We had forecast this would happen when governments began ramping up the COVID War 2.0 in May. Two new surveys have found small businesses’ confidence in the economic future has plummeted.
The COVID virus’s surging Delta variant is forcing six in ten small businesses to alter their plans and outlook for the rest of this year, according to a survey of more than 2,000 business owners by CNBC and Momentive Small Business.
In the survey, small business confidence is languishing at a meager 45 out of 100, the same outcome as during this year’s first quarter and about 25 percent below the 61 rating reported from the first quarter of 2020.
In a Wall Street Journal survey of 560 small businesses, 39 percent of owners said they expect the U.S. economy to improve over the next 12 months, compared to 50 percent in July and 67 percent in March.
The proportion of business owners expecting conditions to worsen rose from 15 percent in July to 20 percent in August, the survey found.
Business owners’ outlook for their own investment and hiring was its most pessimistic since March, the WSJ said.
More than half have raised prices and 61 percent plan to, either again or for the first time.
Businesses with fewer than 500 workers employ 47.1 percent of the U.S. labor force, the WSJ noted, and showed stronger hiring so far this year than larger companies, the Bureau of Labor Statistics said.
Among firms with $1 million to $20 million in sales, 22 percent told the WSJ survey that their business already had been adversely affected by the resurging COVID virus and another 22 percent expect to be.
In the CNBC survey, a quarter of the general public has changed its view of the future “a lot,” the survey found, with 41 percent reporting “a little” shift in their outlook, and 32 percent saying current conditions are making no difference in their expectations for the rest of this year.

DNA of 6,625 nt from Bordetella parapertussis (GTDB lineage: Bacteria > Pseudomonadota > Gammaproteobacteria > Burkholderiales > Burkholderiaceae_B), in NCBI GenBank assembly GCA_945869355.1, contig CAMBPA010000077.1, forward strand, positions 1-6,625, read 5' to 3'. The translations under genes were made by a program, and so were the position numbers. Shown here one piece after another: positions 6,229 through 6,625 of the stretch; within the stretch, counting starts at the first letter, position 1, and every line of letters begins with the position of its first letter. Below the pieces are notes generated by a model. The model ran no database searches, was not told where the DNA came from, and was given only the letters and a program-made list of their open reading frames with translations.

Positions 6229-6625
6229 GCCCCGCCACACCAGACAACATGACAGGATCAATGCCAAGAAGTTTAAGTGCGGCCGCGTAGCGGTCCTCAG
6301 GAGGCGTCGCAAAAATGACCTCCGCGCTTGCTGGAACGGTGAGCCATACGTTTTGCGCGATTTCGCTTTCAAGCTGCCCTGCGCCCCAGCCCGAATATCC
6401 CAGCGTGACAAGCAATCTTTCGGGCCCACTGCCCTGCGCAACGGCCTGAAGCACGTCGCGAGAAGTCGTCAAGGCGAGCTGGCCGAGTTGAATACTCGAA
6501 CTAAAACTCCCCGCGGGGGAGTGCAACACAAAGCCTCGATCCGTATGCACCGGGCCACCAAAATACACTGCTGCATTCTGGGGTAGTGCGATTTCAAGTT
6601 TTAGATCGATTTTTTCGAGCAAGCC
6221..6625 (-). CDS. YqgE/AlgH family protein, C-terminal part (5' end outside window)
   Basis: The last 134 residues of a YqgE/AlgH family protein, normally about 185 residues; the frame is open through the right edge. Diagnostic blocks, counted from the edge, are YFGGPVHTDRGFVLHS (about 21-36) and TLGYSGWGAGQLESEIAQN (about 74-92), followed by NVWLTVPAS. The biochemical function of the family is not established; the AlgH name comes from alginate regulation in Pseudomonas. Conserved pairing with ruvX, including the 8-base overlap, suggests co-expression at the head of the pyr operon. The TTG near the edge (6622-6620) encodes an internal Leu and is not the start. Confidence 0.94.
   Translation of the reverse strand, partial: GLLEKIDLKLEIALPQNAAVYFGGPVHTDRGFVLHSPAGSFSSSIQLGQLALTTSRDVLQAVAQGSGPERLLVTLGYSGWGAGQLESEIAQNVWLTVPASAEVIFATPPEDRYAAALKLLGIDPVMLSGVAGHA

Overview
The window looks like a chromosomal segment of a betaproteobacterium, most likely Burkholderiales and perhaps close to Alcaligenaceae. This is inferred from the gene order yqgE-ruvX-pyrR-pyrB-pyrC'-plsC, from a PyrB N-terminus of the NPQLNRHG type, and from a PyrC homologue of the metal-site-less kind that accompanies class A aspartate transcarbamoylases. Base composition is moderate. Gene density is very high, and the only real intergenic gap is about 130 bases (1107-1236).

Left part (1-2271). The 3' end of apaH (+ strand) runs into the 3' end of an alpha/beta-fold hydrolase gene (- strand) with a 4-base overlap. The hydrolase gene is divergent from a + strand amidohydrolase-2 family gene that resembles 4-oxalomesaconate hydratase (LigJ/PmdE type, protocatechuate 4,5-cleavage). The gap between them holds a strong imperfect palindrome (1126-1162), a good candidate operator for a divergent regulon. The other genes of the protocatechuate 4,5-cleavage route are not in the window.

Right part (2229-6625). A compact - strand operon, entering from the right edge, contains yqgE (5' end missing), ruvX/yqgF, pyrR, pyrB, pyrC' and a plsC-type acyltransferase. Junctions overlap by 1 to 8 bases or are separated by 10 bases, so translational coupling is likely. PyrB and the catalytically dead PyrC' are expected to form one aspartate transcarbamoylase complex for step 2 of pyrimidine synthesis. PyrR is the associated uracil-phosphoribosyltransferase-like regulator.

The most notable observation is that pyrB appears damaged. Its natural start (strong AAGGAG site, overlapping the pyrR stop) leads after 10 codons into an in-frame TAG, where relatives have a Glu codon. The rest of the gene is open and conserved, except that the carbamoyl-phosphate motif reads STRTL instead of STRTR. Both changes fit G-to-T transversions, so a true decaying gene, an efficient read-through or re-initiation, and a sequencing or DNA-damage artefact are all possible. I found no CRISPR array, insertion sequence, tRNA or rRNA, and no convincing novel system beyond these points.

Forty-eight percent of businesses in the arts, entertainment, and recreation can survive another year under present conditions, the survey found, the lowest proportion of any of the sectors surveyed.
Complicating their future, New York, San Francisco, Los Angeles, New Orleans, and other cities are implementing mandates that gyms, bars, restaurants, and similar venues require proof of vaccination for anyone entering.
Disney, United Airlines, and Walmart are among large employers requiring workers on-site to be vaccinated.
“Even with mask adoption and vaccine passports, the public’s concerns about the Delta variant could still shift as the perceived risk ebbs and flows,” CNBC commented. “Small businesses will have to continue to adapt.”
TRENDPOST: Once again, as small businesses continue to go down, the larger companies will step in to take their place, their customers, and their market share, as we noted in “Bigs Get Bigger, Mom and Pops Go Bust,” in our 25 May, 2021 issue.